Review: T.J. Miller and Kate McKinnon cut loose in raucous ‘Office Christmas Party’
When it comes to big, brassy studio comedies, a filmmaker can do worse than to gather the brightest, funniest stars, situate them in an odd yet relatable situation and let ’em rip. That’s exactly what directors Josh Gordon and Will Speck do with “Office Christmas Party,” the delightfully debauched holiday desecration we need this year. Working from a screenplay credited to no less than six writers, the greatest strength of “Office Christmas Party” is its casting. If you’ve got fabulous weirdos Kate McKinnon and T.J. Miller in lead roles, there are bound to be more than enough laughs.
McKinnon and Miller more than deliver, supported by some of comedy’s best team players in Vanessa Bayer, Rob Corddry, Randall Park, Sam Richardson and Jillian Bell. Jason Bateman and Jennifer Aniston bring a pleasantly acid sting to the proceedings, reprising their chemistry from the “Horrible Bosses” movies. The inimitable Courtney B. Vance also makes a memorable appearance.
This cast, coupled with the time-honored bad idea of getting drunk with your co-workers, is as good a match as cookies and milk, hot cocoa and marshmallows, egg and nog. There’s not much you can do to mess it up.
Gordon and Speck do a good job nudging the proceedings along — the film never lags, briskly zipping through set-up and plot, peppered with almost too many jokes, ad libs, one-liners, riffs and reaction shots to count. Miller plays the good-time boy Clay, boss of the Chicago branch of data storage company Zenotek. He was installed by his father, the company’s founder, and shares a deep rivalry with his Grinchy big sister, Carol (Jennifer Aniston), who’s consistently threatening to close him down and fire everyone.
The night of the office holiday mixer, Clay decides to throw the biggest, baddest bash possible in order to cinch a multimillion-dollar business deal with Walter Davis (Vance). Things go from very awesome to very bad in short order.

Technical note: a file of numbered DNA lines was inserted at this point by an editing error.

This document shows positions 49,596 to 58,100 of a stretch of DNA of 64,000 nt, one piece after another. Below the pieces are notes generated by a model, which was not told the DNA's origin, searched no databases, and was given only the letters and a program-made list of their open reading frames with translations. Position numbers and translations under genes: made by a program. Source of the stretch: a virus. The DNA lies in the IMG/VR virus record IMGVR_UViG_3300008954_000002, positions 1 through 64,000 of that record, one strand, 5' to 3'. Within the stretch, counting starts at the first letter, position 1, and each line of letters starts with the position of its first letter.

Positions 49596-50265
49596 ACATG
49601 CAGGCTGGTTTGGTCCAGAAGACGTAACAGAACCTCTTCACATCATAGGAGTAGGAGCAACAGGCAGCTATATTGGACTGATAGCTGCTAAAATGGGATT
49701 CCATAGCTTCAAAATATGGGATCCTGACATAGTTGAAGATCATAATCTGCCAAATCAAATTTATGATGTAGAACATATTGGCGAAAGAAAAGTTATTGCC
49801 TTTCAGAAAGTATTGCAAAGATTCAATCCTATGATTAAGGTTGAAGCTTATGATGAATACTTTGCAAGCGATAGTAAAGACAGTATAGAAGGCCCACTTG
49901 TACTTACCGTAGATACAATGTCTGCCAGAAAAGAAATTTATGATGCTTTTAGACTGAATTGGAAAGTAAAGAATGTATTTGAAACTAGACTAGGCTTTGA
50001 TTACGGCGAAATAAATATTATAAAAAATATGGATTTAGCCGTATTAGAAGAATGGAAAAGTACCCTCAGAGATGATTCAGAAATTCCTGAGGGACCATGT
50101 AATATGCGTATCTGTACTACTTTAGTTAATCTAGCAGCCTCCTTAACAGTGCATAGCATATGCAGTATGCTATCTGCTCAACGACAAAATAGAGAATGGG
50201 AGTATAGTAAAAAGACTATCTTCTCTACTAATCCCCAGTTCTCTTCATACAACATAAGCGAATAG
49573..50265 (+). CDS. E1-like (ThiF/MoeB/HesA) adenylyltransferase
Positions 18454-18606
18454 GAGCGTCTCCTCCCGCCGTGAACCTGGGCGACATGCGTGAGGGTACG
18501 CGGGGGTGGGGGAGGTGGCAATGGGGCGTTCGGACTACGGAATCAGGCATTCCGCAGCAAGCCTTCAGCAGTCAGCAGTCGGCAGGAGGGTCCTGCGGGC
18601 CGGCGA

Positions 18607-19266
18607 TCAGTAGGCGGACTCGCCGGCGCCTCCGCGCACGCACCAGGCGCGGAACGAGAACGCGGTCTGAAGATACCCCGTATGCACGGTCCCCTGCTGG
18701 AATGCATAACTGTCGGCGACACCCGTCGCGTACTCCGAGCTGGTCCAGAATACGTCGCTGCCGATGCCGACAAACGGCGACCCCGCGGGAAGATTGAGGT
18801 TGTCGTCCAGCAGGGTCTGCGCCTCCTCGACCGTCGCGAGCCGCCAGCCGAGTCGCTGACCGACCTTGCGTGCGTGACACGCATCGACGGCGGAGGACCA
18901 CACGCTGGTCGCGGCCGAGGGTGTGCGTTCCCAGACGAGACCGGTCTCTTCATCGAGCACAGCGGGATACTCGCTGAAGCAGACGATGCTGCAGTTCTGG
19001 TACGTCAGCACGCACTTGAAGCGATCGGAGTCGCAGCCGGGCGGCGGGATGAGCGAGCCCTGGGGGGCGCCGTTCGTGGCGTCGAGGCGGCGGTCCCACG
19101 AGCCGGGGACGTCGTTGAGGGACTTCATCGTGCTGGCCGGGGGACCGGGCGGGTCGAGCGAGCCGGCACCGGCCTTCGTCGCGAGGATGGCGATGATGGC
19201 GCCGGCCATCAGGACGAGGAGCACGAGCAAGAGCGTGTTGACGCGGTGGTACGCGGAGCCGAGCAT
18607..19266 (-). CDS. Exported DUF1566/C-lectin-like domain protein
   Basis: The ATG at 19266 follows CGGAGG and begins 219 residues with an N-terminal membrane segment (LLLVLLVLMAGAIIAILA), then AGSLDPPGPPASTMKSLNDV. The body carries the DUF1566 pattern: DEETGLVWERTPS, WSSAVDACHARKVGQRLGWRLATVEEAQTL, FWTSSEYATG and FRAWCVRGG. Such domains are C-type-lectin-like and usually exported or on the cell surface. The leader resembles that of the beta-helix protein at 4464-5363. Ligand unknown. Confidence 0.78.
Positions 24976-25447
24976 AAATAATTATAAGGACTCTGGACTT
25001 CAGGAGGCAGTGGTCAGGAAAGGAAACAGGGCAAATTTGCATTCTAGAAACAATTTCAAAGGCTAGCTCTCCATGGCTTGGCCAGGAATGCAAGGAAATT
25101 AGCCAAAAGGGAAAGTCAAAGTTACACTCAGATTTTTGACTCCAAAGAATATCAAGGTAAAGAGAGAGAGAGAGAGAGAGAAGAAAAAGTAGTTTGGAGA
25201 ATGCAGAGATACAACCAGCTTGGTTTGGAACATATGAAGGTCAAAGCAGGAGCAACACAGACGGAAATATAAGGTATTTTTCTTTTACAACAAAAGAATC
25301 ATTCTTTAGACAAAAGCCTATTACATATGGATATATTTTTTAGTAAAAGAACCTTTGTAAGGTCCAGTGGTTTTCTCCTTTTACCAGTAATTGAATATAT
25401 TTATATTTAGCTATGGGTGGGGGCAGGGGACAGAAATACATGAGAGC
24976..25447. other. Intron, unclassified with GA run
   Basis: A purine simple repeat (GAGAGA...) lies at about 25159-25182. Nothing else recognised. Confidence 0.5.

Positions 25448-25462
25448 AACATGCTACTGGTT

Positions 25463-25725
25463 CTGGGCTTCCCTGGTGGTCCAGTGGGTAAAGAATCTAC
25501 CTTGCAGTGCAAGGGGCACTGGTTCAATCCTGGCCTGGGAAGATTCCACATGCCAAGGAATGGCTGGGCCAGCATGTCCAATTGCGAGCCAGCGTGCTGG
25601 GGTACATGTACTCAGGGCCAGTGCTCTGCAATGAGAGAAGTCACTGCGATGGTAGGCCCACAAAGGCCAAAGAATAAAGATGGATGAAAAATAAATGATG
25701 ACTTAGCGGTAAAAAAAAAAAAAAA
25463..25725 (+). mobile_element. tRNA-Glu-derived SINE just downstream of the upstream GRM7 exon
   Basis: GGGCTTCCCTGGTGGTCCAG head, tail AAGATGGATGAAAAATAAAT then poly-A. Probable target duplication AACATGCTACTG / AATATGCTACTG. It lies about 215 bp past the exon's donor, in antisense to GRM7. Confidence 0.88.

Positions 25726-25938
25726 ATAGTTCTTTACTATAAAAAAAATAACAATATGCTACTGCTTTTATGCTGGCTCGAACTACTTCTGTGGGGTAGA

The idea of a high-stakes Christmas party is a fine-enough backdrop to display the prowess of these performers. But if anything falters, it’s the plot, which goes deep into a tortured-tech side story about a Wi-Fi innovation that could save everyone’s jobs from the claws of Carol. Somehow it feels fairly low-stakes and makes a disheartening comment on our culture, that the best Christmas miracle we can muster is rebooting the Wi-F- to power our smartphones and text messages. Sad, but true.
The real fun of “Office Christmas Party” is the utter bacchanalia in which these corporate stooges engage while believing their work world is going to end. It rapidly escalates from a rowdy dance party to a depraved orgy of sex and violence, and the pleasure is in watching these buttoned-up archetypes traffic in everything lewd and crude imaginable. You wish for far more of the flaming Christmas tree jousting and way less setting up the Internet server.
The fact of the matter is that it’s nigh impossible to not enjoy McKinnon playing a repressed HR manager finally cutting loose, or Miller as the overgrown, over-enthusiastic frat boy in a Santa suit who can’t bear to lose any of his employees. “Office Christmas Party” delights in a grotesque carnival of the worst possible behavior and still has its heart firmly in the right place.
Katie Walsh is a Tribune News Service film critic.
‘Office Christmas Party’
Running time: 1 hour, 45 minutes
MPAA rating: R, for crude sexual content and language throughout, drug use and graphic nudity
Playing: In general release
Only good movies
Get the Indie Focus newsletter, Mark Olsen's weekly guide to the world of cinema.
You may occasionally receive promotional content from the Los Angeles Times.